David Oxman, MD
Philadelphia, PA 19107
(215) 955-0830 fax
Temple University School of Medicine - 2000
Temple University Hospital
Brigham & Womens Hospital
Critical Care Medicine
Thomas Jefferson University Hospital
Methodist Hospital Division of Thomas Jefferson University Hospital
Assistant Professor of Medicine, 2009
Research & Clinical Interests
David Oxman is board-certified in critical care medicine and infectious diseases. He graduated from Temple University College of Medicine and completed internal medicine residency at Temple University Hospital. He went on to complete fellowships in infectious diseases (Tufts University Medical Center), surgical critical care (Brigham & Women's Hospital), medical ethics (Harvard University College of Medicine) and medical critical care (Hahnemann University Hospital). Dr. Oxman currently is an attending physician in the medical ICUs at Thomas Jefferson University and Methodist hospitals and is an Assistant Professor of Medicine at Jefferson Medical College.
Dr. Oxman's research interests include improving antibiotic utilization in the intensive care unit, medical ethics, facilitating communication in end-of-life decision-making, and procedural training in graduate medical education. He serves on several hospital committees and participates in several quality-improvement efforts dedicated to improving the quality of ICU care, reducing avoidable complications and promoting multidisciplinary collaboration.
Most Recent Peer-Reviewed Publications
- Differences in Utilization of Life Support and End-of-Life Care for Medical ICU Patients with Versus Without Cancer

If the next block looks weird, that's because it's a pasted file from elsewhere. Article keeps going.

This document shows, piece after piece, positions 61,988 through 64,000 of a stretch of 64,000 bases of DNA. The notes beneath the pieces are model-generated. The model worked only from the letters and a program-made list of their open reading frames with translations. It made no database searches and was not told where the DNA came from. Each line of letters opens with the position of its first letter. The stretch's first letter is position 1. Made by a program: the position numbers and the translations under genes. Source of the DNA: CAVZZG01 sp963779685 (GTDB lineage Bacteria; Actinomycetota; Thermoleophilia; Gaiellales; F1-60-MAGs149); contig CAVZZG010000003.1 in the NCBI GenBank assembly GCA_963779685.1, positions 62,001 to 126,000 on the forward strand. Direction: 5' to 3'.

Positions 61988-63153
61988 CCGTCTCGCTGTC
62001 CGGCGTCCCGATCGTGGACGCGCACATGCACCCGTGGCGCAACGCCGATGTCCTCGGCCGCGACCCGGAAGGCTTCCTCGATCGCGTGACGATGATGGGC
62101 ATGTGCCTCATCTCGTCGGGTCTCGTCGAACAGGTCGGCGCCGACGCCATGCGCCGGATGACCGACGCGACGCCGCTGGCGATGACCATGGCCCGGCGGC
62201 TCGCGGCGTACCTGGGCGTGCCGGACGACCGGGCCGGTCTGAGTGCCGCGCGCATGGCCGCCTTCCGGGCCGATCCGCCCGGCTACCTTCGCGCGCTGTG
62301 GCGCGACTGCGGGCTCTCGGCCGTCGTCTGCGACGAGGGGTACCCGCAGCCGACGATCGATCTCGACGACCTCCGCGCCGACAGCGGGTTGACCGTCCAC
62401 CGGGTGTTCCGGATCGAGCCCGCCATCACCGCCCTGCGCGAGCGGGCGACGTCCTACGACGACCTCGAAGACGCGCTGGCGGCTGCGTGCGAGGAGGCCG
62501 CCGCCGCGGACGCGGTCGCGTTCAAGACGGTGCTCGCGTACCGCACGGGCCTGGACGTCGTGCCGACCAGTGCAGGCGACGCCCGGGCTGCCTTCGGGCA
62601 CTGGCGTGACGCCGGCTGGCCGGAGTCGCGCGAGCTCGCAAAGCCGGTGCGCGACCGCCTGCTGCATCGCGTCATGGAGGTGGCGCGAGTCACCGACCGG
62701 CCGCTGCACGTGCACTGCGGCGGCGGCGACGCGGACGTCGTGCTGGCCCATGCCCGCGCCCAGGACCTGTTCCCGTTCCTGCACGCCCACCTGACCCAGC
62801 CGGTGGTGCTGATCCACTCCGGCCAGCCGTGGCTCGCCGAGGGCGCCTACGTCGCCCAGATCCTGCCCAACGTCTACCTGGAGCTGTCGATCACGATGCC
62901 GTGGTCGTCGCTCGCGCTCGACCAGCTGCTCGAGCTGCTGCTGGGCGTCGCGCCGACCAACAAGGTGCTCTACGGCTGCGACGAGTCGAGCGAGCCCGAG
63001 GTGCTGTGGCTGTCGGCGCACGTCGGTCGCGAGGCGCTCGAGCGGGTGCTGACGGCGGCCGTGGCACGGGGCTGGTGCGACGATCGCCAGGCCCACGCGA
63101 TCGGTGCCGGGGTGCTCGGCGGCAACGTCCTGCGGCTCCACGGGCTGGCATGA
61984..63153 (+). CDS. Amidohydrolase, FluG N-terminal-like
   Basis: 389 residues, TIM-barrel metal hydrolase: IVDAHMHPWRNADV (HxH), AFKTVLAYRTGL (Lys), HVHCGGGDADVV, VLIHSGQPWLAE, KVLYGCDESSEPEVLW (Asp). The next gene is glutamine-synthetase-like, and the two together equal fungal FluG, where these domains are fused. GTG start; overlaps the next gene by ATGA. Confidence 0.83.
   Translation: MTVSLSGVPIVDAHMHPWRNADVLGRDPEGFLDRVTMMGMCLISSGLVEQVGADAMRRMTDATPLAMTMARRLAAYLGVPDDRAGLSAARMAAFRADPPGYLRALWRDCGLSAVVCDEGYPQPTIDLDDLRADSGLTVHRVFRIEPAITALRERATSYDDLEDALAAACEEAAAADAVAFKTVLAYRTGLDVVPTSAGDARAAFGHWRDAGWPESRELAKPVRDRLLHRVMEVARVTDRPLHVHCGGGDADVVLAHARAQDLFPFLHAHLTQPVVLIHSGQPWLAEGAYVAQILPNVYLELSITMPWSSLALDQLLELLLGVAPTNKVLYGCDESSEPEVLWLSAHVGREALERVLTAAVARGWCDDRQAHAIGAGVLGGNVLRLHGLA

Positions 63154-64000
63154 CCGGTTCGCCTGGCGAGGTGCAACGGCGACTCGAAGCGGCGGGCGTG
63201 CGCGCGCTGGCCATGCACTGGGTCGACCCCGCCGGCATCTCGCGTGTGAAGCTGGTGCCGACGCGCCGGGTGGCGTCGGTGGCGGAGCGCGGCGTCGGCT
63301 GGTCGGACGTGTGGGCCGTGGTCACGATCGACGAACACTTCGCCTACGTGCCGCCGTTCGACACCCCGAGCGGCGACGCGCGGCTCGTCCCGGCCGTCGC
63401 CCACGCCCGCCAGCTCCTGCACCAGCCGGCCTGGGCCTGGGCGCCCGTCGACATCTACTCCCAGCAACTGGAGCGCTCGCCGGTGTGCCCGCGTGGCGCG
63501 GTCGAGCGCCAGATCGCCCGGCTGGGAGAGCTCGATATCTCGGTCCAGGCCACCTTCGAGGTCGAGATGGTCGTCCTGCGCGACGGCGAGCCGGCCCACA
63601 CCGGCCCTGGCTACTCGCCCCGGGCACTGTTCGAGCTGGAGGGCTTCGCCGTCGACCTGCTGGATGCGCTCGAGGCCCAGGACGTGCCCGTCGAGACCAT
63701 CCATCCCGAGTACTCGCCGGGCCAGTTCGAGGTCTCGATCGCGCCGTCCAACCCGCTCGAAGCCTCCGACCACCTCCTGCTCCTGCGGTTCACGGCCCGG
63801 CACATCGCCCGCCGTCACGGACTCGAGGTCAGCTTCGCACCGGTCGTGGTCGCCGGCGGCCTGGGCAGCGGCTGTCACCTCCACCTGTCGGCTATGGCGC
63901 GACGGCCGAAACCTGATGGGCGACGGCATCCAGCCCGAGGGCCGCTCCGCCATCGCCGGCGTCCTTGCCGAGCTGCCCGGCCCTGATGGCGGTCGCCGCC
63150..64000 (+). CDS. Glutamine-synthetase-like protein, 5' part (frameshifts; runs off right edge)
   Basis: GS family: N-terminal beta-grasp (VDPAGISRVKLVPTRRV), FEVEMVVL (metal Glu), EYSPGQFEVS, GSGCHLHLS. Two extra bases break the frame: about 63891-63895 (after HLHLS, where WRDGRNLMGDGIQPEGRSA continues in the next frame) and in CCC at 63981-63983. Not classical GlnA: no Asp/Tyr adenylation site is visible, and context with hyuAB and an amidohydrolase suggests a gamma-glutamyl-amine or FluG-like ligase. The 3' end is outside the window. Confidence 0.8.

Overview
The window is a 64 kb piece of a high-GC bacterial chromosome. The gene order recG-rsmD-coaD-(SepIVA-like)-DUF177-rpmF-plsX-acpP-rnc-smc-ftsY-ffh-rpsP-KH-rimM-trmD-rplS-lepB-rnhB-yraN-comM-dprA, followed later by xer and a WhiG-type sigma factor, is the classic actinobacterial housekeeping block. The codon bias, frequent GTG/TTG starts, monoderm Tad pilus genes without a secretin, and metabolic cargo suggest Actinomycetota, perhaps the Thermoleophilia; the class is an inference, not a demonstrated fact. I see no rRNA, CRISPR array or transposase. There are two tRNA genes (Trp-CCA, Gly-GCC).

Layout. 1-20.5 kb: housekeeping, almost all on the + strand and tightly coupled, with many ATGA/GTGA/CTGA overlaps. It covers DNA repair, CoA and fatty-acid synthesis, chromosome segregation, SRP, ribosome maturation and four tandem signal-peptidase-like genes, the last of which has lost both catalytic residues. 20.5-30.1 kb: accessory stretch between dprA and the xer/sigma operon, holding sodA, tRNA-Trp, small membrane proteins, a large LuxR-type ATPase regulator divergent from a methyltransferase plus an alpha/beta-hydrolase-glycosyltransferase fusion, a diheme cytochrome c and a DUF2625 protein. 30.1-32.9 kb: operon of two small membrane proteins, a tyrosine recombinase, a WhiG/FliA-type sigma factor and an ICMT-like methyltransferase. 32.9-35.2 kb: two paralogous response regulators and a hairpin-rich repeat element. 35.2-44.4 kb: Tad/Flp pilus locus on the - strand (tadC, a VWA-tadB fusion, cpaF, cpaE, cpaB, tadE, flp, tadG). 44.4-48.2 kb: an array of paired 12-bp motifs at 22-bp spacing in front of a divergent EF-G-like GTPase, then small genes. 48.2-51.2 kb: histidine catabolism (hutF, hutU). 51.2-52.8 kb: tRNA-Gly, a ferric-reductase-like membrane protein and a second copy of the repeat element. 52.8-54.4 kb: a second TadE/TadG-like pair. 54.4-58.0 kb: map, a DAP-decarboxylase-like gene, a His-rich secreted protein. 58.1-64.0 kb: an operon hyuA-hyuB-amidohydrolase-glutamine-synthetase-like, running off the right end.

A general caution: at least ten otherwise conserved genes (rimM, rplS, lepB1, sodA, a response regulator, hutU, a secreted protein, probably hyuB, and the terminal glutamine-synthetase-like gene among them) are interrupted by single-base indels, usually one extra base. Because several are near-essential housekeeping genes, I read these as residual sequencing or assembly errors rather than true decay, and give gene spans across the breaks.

- A comparison of usage and outcomes between nurse practitioner and resident-staffed medical ICUs
- Monthly “Grief Rounds” to Improve Residents’ Experience and Decrease Burnout in a Medical Intensive Care Unit Rotation
- Improving antibiotic de-escalation in suspected ventilator-associated pneumonia: An observational study with a pharmacist-driven intervention
- In-hospital fellow coverage reduces communication errors in the surgical intensive care unit
- Postoperative antibacterial prophylaxis for the prevention of infectious complications associated with tube thoracostomy in patients undergoing elective general thoracic surgery: A double-blind, placebo-controlled, randomized trial
- Abdominal compartment syndrome and acute kidney injury due to excessive auto-positive end-expiratory pressure
- Nosocomial infections
- Candidaemia associated with decreased in vitro fluconazole susceptibility: Is Candida speciation predictive of the susceptibility pattern?
- Measuring Communication in the Surgical ICU: Better Communication Equals Better Care